Since the beginning of 2019, there has been a notable increase in demolitions across East Jerusalem. In the first half of the year, Israeli authorities have demolished a total of 141 units, including 63 housing units and 78 non-residential units (shops, stables etc.) compared to 113 units during the same period in 2018, 37 of which were residential. The number of home demolitions (63 housing units) over the past six months is quickly approaching the 2018 year-end total of 72.
Wadi Hummus/Sur Baher is an area where demolitions of 10 residential structures containing some 70 housing units are currently under imminent threat of demolition, which can be carried out as of tomorrow, July 18.
Wadi Hummus is part of the East Jerusalem neighborhood of Sur Baher, which was not “annexed” to Jerusalem in 1967 and situated directly outside the municipal borders, yet on the Jerusalem side of the Separation Barrier. Under the Oslo Accords, parts of Wadi Hummus were designated as Area A and B where all civil issues – including planning and building – are under the jurisdiction of the Palestinian Authority (PA).
In recent years, due to the difficulty of Jerusalem residents of Sur Baher and the adjacent neighborhood of Um Tuba to obtain building permits within their neighborhoods from the Jerusalem municipality, residents began constructing homes in Wadi Hummus (Areas A and B) based on building permits received through the PA. Although Israeli authorities should have no jurisdiction in these areas, the demolition orders were issued on the basis of a 2011 military order which prohibits construction within 250 meters of the Separation Barrier on alleged security grounds.
Following the June 11 Israeli High Court dismissal of an appeal submitted by Sur Baher residents against the demolition orders, Israeli authorities served the residents on June 18 a “Notice of Intent to Demolish,” with the option to self-demolish the homes within 30 days of the notice's issuance. As of tomorrow, July 18, demolitions can therefore be carried out at any time by the Israeli authorities.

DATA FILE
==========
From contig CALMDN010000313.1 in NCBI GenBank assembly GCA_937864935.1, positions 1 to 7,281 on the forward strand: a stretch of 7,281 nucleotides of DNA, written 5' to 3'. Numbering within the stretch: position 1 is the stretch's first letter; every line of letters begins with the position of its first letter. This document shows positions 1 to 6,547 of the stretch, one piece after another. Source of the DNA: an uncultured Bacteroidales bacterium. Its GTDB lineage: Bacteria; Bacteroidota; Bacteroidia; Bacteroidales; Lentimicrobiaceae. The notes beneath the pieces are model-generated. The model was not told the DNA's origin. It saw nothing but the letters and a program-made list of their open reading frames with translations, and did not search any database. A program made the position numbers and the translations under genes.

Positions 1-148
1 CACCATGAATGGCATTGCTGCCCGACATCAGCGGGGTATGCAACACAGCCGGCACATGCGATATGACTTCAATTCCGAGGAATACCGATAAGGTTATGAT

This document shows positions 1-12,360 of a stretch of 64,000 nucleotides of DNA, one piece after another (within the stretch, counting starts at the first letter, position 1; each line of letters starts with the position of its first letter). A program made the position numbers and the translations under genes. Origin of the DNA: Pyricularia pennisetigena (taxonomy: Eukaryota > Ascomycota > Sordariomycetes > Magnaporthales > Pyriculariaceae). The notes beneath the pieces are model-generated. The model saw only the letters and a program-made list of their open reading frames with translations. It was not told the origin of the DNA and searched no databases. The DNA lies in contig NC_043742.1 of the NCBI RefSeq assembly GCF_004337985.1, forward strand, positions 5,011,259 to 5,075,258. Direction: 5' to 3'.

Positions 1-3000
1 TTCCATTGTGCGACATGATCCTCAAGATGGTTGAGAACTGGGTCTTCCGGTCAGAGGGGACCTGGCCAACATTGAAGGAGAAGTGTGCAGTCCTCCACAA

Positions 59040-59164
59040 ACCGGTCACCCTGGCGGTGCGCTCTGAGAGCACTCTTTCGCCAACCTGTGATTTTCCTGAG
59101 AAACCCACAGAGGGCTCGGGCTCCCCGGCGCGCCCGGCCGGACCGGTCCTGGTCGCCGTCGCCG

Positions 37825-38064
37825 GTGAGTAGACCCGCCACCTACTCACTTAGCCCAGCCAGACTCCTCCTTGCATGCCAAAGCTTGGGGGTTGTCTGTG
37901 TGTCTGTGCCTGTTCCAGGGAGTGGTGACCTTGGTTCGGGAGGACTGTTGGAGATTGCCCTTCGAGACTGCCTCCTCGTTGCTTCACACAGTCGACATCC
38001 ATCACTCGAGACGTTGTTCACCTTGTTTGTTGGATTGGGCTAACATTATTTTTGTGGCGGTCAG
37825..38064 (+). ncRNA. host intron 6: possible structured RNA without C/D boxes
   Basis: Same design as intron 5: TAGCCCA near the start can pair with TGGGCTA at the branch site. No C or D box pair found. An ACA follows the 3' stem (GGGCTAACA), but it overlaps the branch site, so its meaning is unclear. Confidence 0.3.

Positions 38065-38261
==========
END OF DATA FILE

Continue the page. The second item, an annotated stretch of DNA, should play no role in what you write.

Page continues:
Due to likely being the first time demolition orders were issued for structures along the Barrier on the basis of the 2011 military order, local residents say that roughly 100 additional buildings could be at heightened risk of demolition in the area.
Across East Jerusalem, a significant contribution to the rate of demolitions so far this year is the rise of “self-demolitions” in which families are forced to demolish their own homes to avoid the imposition of steep fines or other punitive measures in the event the demolition is carried out by the authorities. Comparing the first half of 2018 with 2019, there has been a fivefold increase in the number of self-demolitions, from 5 residential units in 2018 to 26 in 2019.
The increase in the phenomenon of self-demolitions is due to Amendment 116 to the Israel Planning and Building Law, which fully went into effect in December 2018. The amendment stipulates rigorous punitive measures, including an acute increase in fines and periods of imprisonment, expansion of administrative enforcement and extension of parties responsible for the offense, as well as a drastic reduction in the judicial discretion on legal appeals filed against demolition orders.
The highest figure of house demolitions (18 housing units), in particular those classified as “self-demolitions” (12 housing units) were carried out in the Palestinian neighborhood of Silwan. These demolitions are part and parcel of a series of mounting pressures that the Israeli government and settler organizations are exerting on the area of Silwan. As Ir Amim recently reported, Wadi Yusal, located on the south-eastern edge of Silwan, is currently under threat of wide-scale demolitions with nearly 500 residents at risk of being affected. The extensive demolition orders and eviction demands filed against Palestinian families all serve to rapidly tighten Israeli control of Silwan and the rest of the Old City Basin, while eroding its Palestinian presence.
Though Palestinians comprise nearly 38% of Jerusalem's population, only 15 percent of East Jerusalem (and 8.5 percent of Jerusalem as a whole) is zoned for the residential needs of the growing Palestinian demographic. Due to the restrictions on planning and absence of adequate outline plans designated for East Jerusalem neighborhoods, as well as numerous obstacles to obtain building permits in East Jerusalem, many Palestinians are driven to build without permits, placing dozens of housing units at the risk of demolition each year.
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